RAT Looks Innocent, but it Attacks

Tuesday, January 22, 2013 @ 05:01 PM gHale

There is a family of remote access Trojans (RATs) within the FAKEM malware that disguise their malicious traffic to look like various protocols to remain undetected.

Cybercriminals are using a wide range of RATs to steal information or take control of the computers of their victims. However, Trojans such as PoisonIvy, Hupigon, Gh0st, or PlugX are easy to detect by security solutions because the network traffic they produce is well known.

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Around since September 2009, FAKEM makes its traffic look like the one generated by common applications such as Yahoo! Messenger or Windows Messenger. Other variants even disguise their traffic as HTML, said researchers at Trend Micro.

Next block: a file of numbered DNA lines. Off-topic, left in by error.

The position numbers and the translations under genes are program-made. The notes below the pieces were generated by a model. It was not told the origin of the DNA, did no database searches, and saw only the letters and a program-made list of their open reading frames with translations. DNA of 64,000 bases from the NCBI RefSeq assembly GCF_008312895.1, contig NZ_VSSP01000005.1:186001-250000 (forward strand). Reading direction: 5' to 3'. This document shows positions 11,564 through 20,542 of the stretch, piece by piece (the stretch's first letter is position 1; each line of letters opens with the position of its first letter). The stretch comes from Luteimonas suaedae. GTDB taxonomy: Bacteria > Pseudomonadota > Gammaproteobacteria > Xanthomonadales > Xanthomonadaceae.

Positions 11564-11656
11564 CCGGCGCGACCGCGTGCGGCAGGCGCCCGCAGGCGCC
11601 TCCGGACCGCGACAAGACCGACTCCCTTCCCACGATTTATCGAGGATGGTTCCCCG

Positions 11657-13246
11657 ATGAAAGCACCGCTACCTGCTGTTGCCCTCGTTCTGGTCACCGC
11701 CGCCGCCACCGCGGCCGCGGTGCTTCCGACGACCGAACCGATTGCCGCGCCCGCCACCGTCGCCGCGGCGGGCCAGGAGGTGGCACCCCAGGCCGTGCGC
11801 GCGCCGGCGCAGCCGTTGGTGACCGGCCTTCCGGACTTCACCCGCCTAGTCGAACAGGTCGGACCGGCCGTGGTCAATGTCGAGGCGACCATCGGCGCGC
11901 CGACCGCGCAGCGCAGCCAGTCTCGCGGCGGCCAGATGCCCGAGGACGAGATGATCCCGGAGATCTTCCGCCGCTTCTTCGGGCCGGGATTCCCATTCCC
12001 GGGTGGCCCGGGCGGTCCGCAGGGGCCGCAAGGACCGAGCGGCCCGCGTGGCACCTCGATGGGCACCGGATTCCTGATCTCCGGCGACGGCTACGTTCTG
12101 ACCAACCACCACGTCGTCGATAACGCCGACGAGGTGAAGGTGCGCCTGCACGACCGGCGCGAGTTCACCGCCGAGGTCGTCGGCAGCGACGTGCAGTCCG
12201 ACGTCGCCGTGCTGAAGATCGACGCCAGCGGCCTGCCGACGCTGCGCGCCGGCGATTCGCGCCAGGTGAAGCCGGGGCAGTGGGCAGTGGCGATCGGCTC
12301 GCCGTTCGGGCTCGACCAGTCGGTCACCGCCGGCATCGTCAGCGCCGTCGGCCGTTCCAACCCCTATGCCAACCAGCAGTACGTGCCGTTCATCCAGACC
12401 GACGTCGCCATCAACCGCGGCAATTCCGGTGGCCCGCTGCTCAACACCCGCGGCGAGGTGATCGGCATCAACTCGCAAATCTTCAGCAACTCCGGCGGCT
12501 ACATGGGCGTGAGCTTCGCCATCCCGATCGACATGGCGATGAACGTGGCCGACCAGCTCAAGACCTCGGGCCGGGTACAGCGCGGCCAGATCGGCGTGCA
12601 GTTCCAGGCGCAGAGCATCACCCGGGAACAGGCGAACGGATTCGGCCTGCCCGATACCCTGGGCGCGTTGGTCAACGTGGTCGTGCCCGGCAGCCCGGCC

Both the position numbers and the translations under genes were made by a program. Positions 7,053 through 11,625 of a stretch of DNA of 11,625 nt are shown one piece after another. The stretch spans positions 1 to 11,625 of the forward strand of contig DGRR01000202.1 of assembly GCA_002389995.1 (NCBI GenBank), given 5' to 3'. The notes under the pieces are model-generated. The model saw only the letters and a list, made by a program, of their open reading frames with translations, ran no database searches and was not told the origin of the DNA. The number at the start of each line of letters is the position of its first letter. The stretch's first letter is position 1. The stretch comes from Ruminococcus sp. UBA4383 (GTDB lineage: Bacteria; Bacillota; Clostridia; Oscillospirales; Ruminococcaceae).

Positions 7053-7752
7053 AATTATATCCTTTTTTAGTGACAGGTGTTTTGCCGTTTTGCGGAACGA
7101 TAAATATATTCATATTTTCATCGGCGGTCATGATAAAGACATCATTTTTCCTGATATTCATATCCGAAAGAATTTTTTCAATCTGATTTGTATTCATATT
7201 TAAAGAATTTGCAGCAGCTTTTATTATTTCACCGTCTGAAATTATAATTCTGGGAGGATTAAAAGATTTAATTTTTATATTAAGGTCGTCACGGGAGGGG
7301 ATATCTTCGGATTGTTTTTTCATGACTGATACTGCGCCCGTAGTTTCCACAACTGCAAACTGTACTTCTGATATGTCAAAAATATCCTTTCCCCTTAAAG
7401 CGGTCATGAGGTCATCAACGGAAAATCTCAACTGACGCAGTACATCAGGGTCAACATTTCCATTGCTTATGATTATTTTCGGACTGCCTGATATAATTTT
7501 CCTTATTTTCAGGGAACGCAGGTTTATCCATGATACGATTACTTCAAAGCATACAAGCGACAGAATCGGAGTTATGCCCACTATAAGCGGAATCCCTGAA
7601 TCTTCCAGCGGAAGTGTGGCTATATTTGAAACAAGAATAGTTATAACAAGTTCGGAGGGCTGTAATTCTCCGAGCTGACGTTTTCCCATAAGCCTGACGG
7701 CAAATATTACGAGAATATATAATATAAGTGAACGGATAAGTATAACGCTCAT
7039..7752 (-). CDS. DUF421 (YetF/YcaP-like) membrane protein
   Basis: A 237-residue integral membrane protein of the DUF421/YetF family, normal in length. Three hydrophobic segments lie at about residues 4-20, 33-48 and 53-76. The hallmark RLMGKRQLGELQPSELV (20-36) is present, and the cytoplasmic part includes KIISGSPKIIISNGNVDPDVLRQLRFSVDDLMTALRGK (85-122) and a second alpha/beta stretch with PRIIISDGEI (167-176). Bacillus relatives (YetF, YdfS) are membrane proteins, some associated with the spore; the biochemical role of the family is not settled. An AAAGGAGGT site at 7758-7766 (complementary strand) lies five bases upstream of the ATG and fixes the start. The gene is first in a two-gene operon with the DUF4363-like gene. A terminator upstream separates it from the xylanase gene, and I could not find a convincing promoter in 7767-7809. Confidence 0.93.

The FAKEM RAT distributes via spear-phishing emails and it cleverly hides inside what appears to be innocent Word documents, Trend Micro researchers said.

“While there appear to be links between certain FAKEM RAT attacks and known campaigns (especially those involving Protux), it remains unclear if all the attacks that used this malware are connected. It’s possible that there are separate threat actors using the FAKEM RAT,” said Nart Villeneuve, Trend Micro senior threat researcher.

“While it is possible to distinguish the network traffic FAKEM RAT variants produce from the legitimate protocols they aim to spoof, doing so in the context of a large network may not be not easy. The RAT’s ability to mask its traffic may be enough to provide attackers enough cover to survive longer in a compromised environment,” Villeneuve said.

Modern security solutions are capable of distinguishing legitimate traffic from the one produced by FAKEM, but these RATs come to show that cybercriminals are always coming up with new ways to increase their campaigns’ chances of success.

Trend Micro released a white paper on the topic.

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